Update: The City Council hearing for this case has been postponed to April 8.

A pocket neighborhood with 42 high-end homes, six townhomes and three apartments could begin taking shape this year on the west side of Hampton Road just south of Stevens Park golf course if City Council approves a zoning change.

However, that’s a big “if.”

The plan, Kessler Commons, is from an Oak Cliff-based developer and on land that’s now subject to illegal dumping and vagrants. But most nearby neighbors are opposed to it.

Emotions have run high on neighborhood online forums. A neighbor who lives close to the proposed project, filmmaker Kirby Warnock, posted a video to youtube (and sent it to the media) in response to the proposal. The video protests the project and makes some personal attacks on developer Christian Chernock. So, in a battle between two guys with oddly similar surnames, Chernock’s attorney asked Warnock to make correct some factual errors in the video. But instead, Warnock made another video.

The plan calls for LEED certified homes priced in the $500,000 range. Why are neighbors so mad about that?

At first they were angry because they say Chernock set his plan into motion before letting them know anything about it. They felt they were left in the dark by a developer who was being “sneaky.” Since then, Chernock says he has done everything he can to answer questions and modify his plans based on neighbors’ input.

The Old Oak Cliff Conservation League, after a meeting with adjacent neighbors at which Chernock was not present, wrote a letter opposing the plan.

The proposed spot rezoning and high-density development disrupts successful and deep-rooted residential patterns. It turns its back away from the existing neighborhoods, segregating itself both visually and functionally. In addition, the developer intends to erect fencing surrounding the property, including a 4-foot high fence along Hampton. This fencing would effectively bisect the block, disrupting the prevailing architectural pattern and negatively impacting the views of surrounding residents.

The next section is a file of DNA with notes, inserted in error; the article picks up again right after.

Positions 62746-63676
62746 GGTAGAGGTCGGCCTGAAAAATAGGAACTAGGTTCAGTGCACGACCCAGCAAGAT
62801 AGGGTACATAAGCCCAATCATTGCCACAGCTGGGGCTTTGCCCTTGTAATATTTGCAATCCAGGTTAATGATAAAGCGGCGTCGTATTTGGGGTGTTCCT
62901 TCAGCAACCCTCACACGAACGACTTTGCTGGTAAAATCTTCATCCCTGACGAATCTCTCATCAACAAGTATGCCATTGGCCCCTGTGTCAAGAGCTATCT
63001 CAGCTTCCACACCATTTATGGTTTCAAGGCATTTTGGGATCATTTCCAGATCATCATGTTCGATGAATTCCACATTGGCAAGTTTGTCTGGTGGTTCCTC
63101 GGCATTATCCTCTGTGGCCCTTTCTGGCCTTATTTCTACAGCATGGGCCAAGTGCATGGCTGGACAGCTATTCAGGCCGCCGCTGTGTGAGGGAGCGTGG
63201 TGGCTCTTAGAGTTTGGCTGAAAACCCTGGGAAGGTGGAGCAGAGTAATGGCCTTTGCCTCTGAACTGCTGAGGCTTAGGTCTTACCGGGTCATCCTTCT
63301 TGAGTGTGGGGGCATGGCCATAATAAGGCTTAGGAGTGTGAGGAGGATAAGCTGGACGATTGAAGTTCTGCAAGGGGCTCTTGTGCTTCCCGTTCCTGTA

The league also opposes the proposed development’s 25-foot setbacks. Most homes on that stretch of Hampton, between Plymouth and Jefferson, have setbacks of between 85-160 feet.

While the Old Oak Cliff Conservation League frequently succeeds in swaying City Plan Commissioners and City Council members, Chernock’s Kessler Commons plan made it through the planning commission largely because of commissioner Mike Anglin, who voted in favor of the plan.

Anglin said he received many emails from neighbors who opposed the plan but also appeared to be sorely misinformed about it.

“Some of the letters that we get simply talk about this as if it was an apartments complex, calling it an apartment complex; they just don’t understand whats going on here,” Anglin said during a hearing on the project earlier this month.

The development is planned to have three apartments, which would be owned by the homeowners association and could be used for income instead of HOA fees.

An earlier version of this story incorrectly stated the number of apartments and townhomes.